by Fr. Barry Stechschulte
One hundred and sixty years ago was a very different time in our country. In 1863, the Civil War was raging in bloody battles in the countryside of America. In the midst of this conflict, President Lincoln called on people of the United States to pray and fast for an end to the war. He asked Congress to establish the National Day of Prayer, Fasting and Humiliation. In his proclamation of March 30th, 1863, Lincoln gives the reason why the country needed such a day. He saw the war as “a punishment inflicted upon us for our presumptuous sins.” He noted, “We have grown in numbers, wealth and power as no other nation has ever grown.” And he continues, “But we have forgotten God. We have forgotten the gracious Hand which preserved us in peace, and multiplied and enriched and strengthened us; and we have vainly imagined, in the deceitfulness of our hearts, that all these blessings were produced by some superior wisdom and virtue of our own. Intoxicated with unbroken success, we have become too self-sufficient to feel the necessity of redeeming and preserving grace, too proud to pray to the God that made us!”
President Lincoln, and most people of his time, recognized the authority of God the Creator. He stated in the proclamation, “it is the duty of nations as well as of men to own their dependence upon the overruling power of God.” We were a Christian, God-centered, nation back then. Are we today? I think this is our fundamental problem and the source of all the division and conflict we are experiencing in our country right now. We aren’t living in the truth of God existence. All the moral ills stem from this basic premise. We are putting ourselves before God. We are not practicing the virtue of religion. We are no longer a religious people.
So, we too need a day of prayer and fasting. We need to humbly confess our sins and ask God’s mercy. We need to turn our minds and hearts back to God and make reparation for our many sins, especially the heinous sin of abortion, the destruction of our most vulnerable and innocent citizens. Our country will not be united until we all come together humbly before our God.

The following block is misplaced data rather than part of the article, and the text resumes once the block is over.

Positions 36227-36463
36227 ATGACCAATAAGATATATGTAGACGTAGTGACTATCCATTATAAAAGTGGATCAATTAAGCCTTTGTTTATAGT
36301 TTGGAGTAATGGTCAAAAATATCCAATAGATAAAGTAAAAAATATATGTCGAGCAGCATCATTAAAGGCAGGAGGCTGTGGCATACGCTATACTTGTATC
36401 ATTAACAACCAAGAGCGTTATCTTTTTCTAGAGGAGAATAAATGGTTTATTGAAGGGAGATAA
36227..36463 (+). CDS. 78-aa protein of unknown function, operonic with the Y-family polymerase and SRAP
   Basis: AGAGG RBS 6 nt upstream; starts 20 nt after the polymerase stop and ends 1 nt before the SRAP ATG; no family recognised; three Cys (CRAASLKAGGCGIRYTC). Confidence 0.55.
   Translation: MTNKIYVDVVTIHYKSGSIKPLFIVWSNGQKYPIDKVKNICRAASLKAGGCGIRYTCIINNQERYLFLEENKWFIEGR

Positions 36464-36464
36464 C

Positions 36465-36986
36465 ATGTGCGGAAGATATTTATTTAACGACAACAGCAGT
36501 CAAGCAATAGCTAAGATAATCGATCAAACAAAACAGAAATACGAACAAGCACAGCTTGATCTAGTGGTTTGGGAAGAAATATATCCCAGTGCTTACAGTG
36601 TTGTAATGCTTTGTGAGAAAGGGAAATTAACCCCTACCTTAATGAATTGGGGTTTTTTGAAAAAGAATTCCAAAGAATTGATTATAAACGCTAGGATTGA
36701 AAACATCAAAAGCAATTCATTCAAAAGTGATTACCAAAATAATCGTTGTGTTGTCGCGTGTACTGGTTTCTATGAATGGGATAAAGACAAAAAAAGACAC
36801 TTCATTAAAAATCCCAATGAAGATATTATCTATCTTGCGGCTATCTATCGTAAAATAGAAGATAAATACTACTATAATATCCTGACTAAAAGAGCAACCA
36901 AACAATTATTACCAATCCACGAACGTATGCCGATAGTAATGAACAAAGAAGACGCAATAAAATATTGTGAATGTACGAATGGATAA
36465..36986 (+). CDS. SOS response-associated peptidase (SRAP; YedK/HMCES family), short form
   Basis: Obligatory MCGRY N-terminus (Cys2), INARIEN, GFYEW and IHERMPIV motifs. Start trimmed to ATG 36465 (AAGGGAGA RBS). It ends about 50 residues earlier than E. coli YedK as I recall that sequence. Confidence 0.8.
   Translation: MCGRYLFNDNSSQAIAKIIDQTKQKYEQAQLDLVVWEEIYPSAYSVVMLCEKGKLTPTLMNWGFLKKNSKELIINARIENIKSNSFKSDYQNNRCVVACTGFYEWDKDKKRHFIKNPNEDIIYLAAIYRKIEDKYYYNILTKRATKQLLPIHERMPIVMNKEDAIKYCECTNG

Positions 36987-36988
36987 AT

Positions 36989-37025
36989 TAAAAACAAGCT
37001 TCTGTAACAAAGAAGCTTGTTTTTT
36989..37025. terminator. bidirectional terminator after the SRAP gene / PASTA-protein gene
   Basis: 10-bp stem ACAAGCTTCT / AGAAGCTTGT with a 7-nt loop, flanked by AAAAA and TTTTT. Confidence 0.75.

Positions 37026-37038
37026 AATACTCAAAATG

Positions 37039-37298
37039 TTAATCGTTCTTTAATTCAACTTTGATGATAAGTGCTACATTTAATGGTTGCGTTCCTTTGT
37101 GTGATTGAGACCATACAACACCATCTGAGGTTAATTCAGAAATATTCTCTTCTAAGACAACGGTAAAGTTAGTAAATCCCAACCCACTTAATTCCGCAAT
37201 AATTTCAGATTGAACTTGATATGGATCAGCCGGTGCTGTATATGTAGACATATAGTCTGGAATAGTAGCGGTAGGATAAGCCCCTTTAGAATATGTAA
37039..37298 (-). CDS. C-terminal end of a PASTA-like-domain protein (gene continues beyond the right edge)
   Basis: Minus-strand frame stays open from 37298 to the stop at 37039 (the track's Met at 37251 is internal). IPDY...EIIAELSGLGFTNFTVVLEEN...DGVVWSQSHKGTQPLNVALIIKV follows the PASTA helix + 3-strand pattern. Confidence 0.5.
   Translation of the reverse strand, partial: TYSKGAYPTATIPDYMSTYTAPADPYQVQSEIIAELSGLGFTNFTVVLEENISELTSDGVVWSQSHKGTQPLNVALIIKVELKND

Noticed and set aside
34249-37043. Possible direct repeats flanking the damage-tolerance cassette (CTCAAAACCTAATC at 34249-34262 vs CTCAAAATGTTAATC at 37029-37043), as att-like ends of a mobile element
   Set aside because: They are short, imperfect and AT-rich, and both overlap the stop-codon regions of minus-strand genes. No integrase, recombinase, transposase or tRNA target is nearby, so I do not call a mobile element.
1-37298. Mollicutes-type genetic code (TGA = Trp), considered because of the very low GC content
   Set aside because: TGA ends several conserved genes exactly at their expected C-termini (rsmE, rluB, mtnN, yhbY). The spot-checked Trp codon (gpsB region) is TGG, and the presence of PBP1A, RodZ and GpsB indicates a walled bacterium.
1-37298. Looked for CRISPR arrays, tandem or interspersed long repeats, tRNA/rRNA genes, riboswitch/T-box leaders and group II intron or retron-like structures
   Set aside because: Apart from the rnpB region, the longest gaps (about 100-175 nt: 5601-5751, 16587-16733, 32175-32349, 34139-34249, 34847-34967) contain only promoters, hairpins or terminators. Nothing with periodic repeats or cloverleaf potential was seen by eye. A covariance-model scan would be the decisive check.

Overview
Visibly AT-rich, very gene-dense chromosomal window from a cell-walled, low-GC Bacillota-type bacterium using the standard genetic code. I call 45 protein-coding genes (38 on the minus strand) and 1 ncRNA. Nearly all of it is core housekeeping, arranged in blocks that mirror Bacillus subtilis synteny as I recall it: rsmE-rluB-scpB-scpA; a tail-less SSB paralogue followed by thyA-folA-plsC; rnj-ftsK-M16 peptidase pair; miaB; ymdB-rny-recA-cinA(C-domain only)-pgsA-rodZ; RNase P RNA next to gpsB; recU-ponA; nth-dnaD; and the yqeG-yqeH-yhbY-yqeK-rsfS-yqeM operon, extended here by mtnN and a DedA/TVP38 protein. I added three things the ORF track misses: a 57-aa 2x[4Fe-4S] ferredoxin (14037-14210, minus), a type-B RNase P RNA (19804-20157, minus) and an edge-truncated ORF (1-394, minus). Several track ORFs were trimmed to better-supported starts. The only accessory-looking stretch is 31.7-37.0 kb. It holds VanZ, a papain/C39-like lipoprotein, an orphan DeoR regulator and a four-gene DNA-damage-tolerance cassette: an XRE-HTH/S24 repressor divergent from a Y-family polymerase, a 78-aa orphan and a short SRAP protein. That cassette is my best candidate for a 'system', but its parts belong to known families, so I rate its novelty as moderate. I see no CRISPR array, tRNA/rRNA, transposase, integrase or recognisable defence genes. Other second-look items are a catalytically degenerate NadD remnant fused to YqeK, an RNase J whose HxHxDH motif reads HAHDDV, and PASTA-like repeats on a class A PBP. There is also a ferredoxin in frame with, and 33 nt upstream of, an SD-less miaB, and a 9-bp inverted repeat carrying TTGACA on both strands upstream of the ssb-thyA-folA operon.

September 24th has been designated the National Day of Prayer and Fasting. What should we do on that day? President Lincoln spelled it out in his proclamation, “And I do hereby request all the people to abstain on that day from their ordinary secular pursuits, and to unite, at their several places of public worship and their respective homes, in keeping the day holy to the Lord and devoted to the humble discharge of the religious duties proper to that solemn occasion.”
You could go to Mass on that day (8:15 AM at St. Susanna’s.) At 3:00 PM we will be praying the Divine Mercy Chaplet in church; and at 7:00 PM we will have Exposition of the Blessed Sacrament during a special Holy Hour with Patriotic Rosary recited, ending with Benediction. And we all can fast in some way that day – maybe giving up dessert or going without lunch, or even just having bread and water the whole day. We need to make real sacrifices to repair the damage sin has caused in our world.
With President Lincoln, let’s have hope. “All this being done, in sincerity and truth, let us then rest humbly in the hope authorized by the Divine teachings, that the united cry of the nation will be heard on high and answered with blessing no less than the pardon of our national sins and the restoration of our now divided and suffering country to its former happy condition of unity and peace.”
National Day of Prayer & Fasting – Sept. 24th
Join with us, and Catholics across the country, on Thursday, September 24th, for the National Day of Prayer and Fasting as we ask for God’s mercy on our land and the healing and conversion of our hearts.
There is not a better time to ask for God’s healing! Praying and fasting together brings us unity in the face of so much divisiveness. Fasting offers us a physical expression of ourselves to others when the virus has limited and denied our expressions to one another. It is through prayer and fasting that we can allow God’s power to mend what we have broken. For more information about the call for September 24th as a National Day of Prayer and Fasting, visit ActsXXIX.org.
Fr. Barry Stechschulte is the Pastor of St. Susanna Parish in Mason, OH. You can follow him on Facebook here. If you happen to live in the Tri-State come join him for Mass!